“July’s activity data  for Russia points to a modest improvement in the economy at the start of  third quarter... The data is encouraging, almost all indicators were  much stronger than we expected,” Liza Ermolenko of Capital Economics  said in a note at the end of August.

"But although this supports our  view that growth is likely to pick up over the coming months after the  disappointing first half of the year, it is still too early to speak of a  recovery."

What is not clear is how strong the economic recovery will be, nor how fast that recovery will gather momentum. Russia’s critics are dismissive  of both the anti-corruption campaign and the Kremlin’s ability to push  through meaningful reform, so they forecast a lackadaisical performance.  But what the naysayers miss is that, uniquely in Europe, much of  Russia’s slowdown is a self-inflicted wound.

High interest rates, spending cuts

While other European countries have been forced to slash interest rates  to almost zero and push up their debt levels to unsustainable levels to  finance spend-to-grow policies, Russia has kept interest rates high, cut real spending for the first time in two decades and left its cash  mountain of reserves largely untouched.

Russia has forgone the policy of throwing money at the economy that  passes for a rescue strategy on the rest of the Continent and an option long since exhausted by most of Europe, because Russia’s financial policymakers believe it would only create bubbles or drive up inflation. The goal of this policy is not to boost growth, but improve the  long-term health of the economy.

Unlike any other European country, Russia’s $500 billion cash pile and massive borrowing capacity gives it unrivalled spending power, but perversely it is now that the authorities have chosen to introduce a “fiscal rule”, which in effect ties spending to historic oil prices and so sets revenue targets, rather than guessing what the price will be in the next year.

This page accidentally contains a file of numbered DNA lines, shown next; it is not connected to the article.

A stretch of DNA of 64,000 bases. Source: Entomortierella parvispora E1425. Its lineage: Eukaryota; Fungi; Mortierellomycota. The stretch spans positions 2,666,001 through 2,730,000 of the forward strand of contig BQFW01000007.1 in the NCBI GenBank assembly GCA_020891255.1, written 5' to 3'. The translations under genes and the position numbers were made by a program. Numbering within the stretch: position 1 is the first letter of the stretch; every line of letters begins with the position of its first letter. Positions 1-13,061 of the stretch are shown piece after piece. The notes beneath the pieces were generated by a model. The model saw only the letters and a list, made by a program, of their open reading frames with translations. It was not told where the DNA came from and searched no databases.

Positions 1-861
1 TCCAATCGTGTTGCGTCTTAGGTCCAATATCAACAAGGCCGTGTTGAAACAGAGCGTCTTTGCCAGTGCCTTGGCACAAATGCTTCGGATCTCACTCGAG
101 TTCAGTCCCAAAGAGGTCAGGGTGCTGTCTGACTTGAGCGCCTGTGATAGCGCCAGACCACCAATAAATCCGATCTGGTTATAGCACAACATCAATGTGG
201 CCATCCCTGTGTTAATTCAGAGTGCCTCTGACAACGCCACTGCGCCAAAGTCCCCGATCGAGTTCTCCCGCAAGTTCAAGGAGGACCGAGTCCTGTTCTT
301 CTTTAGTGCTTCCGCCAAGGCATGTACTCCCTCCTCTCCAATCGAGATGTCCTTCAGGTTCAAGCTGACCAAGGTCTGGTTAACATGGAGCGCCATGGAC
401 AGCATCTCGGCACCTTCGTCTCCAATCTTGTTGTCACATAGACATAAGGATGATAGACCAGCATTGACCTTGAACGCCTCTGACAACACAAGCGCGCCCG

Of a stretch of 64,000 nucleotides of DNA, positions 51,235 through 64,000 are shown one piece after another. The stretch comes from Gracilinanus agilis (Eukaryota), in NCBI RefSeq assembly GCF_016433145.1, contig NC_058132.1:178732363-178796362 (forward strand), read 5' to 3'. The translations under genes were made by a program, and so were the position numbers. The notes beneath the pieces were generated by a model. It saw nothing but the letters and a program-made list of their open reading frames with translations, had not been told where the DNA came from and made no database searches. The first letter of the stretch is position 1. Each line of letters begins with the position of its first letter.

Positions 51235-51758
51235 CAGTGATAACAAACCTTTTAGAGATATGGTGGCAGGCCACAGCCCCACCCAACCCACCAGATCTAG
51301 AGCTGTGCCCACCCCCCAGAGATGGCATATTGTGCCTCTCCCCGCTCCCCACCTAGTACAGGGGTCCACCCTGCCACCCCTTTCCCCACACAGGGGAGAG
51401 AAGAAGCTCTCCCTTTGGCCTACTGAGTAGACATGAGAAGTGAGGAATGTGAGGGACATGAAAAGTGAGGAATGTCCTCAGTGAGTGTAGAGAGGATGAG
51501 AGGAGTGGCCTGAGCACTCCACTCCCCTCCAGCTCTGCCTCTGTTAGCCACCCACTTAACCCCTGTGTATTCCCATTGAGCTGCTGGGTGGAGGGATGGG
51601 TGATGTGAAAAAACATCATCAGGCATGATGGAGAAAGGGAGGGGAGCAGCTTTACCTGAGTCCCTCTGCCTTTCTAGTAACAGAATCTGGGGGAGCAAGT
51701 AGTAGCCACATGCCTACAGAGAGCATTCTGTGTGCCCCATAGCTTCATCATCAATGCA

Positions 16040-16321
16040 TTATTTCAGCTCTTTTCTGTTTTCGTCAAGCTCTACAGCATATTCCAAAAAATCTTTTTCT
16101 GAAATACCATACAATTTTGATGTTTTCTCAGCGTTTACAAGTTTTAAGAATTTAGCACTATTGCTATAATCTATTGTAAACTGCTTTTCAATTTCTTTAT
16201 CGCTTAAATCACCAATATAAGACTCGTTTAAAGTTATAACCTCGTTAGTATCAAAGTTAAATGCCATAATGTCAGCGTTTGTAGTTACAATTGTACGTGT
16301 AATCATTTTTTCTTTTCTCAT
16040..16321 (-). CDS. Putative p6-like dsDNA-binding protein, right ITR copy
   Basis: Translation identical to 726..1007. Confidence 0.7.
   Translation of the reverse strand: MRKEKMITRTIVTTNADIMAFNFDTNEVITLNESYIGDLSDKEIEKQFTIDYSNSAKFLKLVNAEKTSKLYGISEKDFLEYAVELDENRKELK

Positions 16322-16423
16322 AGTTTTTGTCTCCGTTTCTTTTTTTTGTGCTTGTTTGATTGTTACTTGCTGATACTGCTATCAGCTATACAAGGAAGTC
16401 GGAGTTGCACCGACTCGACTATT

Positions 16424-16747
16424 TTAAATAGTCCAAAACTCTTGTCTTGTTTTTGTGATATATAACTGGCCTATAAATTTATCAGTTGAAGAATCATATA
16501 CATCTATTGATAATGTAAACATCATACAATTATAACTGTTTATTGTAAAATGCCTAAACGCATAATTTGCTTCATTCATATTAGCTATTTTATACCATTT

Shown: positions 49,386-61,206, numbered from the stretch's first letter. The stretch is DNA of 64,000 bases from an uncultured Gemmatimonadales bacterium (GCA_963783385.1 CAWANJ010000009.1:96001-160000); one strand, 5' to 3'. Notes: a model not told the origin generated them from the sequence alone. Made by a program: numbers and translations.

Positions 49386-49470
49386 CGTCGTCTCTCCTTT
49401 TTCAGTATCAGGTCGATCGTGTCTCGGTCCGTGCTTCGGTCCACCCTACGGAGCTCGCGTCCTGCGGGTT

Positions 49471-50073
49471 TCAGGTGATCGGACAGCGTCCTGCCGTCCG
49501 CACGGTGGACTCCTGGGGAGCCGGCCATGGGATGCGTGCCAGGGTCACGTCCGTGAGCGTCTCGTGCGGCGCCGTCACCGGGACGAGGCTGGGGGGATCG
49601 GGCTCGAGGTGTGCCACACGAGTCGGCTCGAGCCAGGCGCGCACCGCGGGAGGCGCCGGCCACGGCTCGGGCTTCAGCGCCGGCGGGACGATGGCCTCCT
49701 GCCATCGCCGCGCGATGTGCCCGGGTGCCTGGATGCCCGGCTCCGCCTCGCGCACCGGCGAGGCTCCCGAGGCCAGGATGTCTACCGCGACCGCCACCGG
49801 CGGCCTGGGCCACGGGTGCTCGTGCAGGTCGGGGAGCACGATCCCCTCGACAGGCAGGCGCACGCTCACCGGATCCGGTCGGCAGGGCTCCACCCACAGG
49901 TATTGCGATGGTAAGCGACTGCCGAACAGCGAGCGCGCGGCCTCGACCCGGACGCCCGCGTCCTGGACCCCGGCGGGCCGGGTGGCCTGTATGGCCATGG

The upshot of this accounting change is that government spending has been cut in real terms for the first time in two decades, when previously it was growing by at least 20 percent a year since about 2000.

Likewise, while the rest of the central banks in Europe have been  forced to slash rates to next to nothing, the Central Bank of Russia (CBR) has flummoxed repeated predictions of a rate cut and kept interest rates high at 8.25 percent, being more concerned with bringing inflation down than boosting economic activity. Inflation is falling now and the CBR will probably start cutting rates from the September policy meeting, but  even then it is highly likely to cut in small 0.25-percentage-point  increments.

The CBR has turned a deaf ear to the shrieks of pain from oligarchs who complain about the high cost of borrowing and even rebuffed Putin’s calls to reduce interest rates. Indeed, the only practical policy it has adopted to boost growth is to allow the ruble to significantly weaken, which slid to its lowest level in four years against the dollar/euro  basket by the end of July.

“With over $500 billion in reserves the Russian authorities can put the currency wherever they want it,” says Tim Ash, chief strategist at Standard Bank. “I think the message from the CBR is quite clear now: they favour a weaker currency to try and kick start a pretty dire economy/outlook.”

How the rest of the year will play out is still not clear, but the Kremlin has the luxury of being able to turn on the spending spigot at anytime if things get too difficult.